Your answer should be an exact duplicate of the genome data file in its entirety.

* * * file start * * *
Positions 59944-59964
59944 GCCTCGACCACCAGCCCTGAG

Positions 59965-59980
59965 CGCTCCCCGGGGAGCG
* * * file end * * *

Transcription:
Positions 59944-59964
59944 GCCTCGACCACCAGCCCTGAG

Positions 59965-59980
59965 CGCTCCCCGGGGAGCG